# Category Archives: #assessment

## Solve / Crumble / Toss

A colleague of mine told me about this activity, and it has been a lot of fun for the class.

The Description

The basics are that the students are in pairs and do one problem on a whiteboard.  I check all their answers.  Then they crumble that problem up and throw it across the room. When I say stop, they all stop throwing, and pick up a new problem.  They uncrumble their new problem, do it on the whiteboard, and the process starts over again.

Each problem has a number, and it’s important that each group puts the number of the problem on the whiteboard, so I can know which problem they did when they hold up their whiteboards.  I have the answer key in front of me so I can quickly check if they are right or wrong.

I generally use about 8 different problems.  There is a chance that students will pick up a problem they have already done, so if that happens, I just tell them to pick up a new one.  At the end of the activity I like to give them a worksheet that has all of the problems from the activity on it.

I use colored paper to make sure that only the problems are getting thrown.  I use two colors, and make one color for easier problems, and the other color for more challenging problems.

The Advice

– I let the student throw paper back and forth, which gets hectic, but they love it.  If you want a more controlled scenario, only allow them one throw.

– Make it clear – they must stop throwing exactly when you say “Stop”, and cannot throw until you say “Throw”.

– Use colored paper, and make sure no white paper is thrown.

– A full sheet of paper can be thrown to hard, so be sure to use a half sheet for each problem.  Some students may try to crumble a couple of problems together to make a larger ball – big time no no.

– I arrange the desks so that half of the class is facing the other half of the class.  Let the students know the back row is the safest place.

– The problems can be hard to read when crumbled a lot, so use a large font.

The Goods

Here is the one I did for a review on Inequalities in algebra 1.

InequalitiesCrumbleToss

InequalitiesCrumbleTossWS

The Update 1

– Yesterday (at the advice of a colleague) at the end of class I stood in front of the recycle bin and told the students to all throw their papers at me.  It has two great benefits:  The students love it.  It makes cleanup easier because all the paper ends up in the same general area.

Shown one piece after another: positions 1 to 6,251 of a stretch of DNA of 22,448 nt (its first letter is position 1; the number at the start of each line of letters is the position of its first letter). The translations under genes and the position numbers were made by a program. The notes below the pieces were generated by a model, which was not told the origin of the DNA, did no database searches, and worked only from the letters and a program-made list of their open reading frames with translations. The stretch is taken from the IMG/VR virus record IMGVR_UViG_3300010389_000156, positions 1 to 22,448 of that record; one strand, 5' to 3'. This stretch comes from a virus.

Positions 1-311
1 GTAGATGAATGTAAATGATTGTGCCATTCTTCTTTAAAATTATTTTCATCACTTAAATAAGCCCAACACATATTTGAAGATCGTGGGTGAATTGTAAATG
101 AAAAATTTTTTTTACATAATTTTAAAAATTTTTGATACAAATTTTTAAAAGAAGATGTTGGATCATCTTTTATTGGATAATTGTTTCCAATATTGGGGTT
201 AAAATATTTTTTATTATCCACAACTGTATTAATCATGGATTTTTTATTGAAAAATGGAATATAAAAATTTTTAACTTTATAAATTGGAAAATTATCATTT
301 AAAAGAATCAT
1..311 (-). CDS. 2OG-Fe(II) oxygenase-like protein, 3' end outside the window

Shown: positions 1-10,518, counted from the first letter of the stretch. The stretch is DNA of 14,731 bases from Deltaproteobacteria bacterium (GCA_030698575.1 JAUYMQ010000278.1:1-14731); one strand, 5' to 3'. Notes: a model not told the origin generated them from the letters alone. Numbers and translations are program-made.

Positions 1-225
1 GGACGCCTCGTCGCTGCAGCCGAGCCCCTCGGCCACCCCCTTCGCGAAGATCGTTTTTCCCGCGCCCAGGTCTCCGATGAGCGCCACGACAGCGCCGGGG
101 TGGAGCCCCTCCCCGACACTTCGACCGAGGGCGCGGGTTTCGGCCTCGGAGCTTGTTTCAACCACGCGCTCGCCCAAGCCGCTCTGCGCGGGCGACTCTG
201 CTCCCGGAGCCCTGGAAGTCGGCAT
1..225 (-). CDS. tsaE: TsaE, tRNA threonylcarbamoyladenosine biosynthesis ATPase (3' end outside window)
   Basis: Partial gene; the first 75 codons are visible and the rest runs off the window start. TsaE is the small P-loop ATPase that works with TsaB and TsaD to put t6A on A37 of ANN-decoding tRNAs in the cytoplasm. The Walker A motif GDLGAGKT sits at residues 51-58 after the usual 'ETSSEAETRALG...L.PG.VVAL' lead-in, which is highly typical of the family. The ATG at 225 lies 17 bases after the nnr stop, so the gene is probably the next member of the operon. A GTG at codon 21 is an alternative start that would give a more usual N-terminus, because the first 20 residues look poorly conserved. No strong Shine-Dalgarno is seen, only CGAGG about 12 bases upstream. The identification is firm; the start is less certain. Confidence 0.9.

– I like to handout fresh problems (meaning problems on paper that has not been crumbled) for the first round of each class because the problems get harder to read the more the paper is crumbled.  It also allows me to intentally differentiate by ensuring that high achieving students get the more difficult problems.

## Macro-Differentiation

These are a listing of hastags that I use to catagorize my lessons plans.  Each catagory represents a different style lesson plan.  My instructional goal is typically to make sure that I use each hashtag at least once a month.  The goal of this blog is to share all the lesson plans that I use under each hashtag.

My detailed lesson plans are my Keynote slides.  But along with those, I make a quick, calendar-style overview to me a general idea of what I am doing.  It’s on this calender where I place the hashtags at the bottom of each day.  This allows me  to quickly look back at what I have been doing, and know whether of not I am differentiating.  For example, here is two weeks worth of my lesson plans in geometry.  Notice that I can quickly see whether or not I have differentiated my instruction, without having to analyze each specific lesson plan.  The hashtags allow me to get a quick sense of what I have been doing, and what I have not been doing.

*Notes –

-The term “perplexity” is being used as described by Dan Meyer here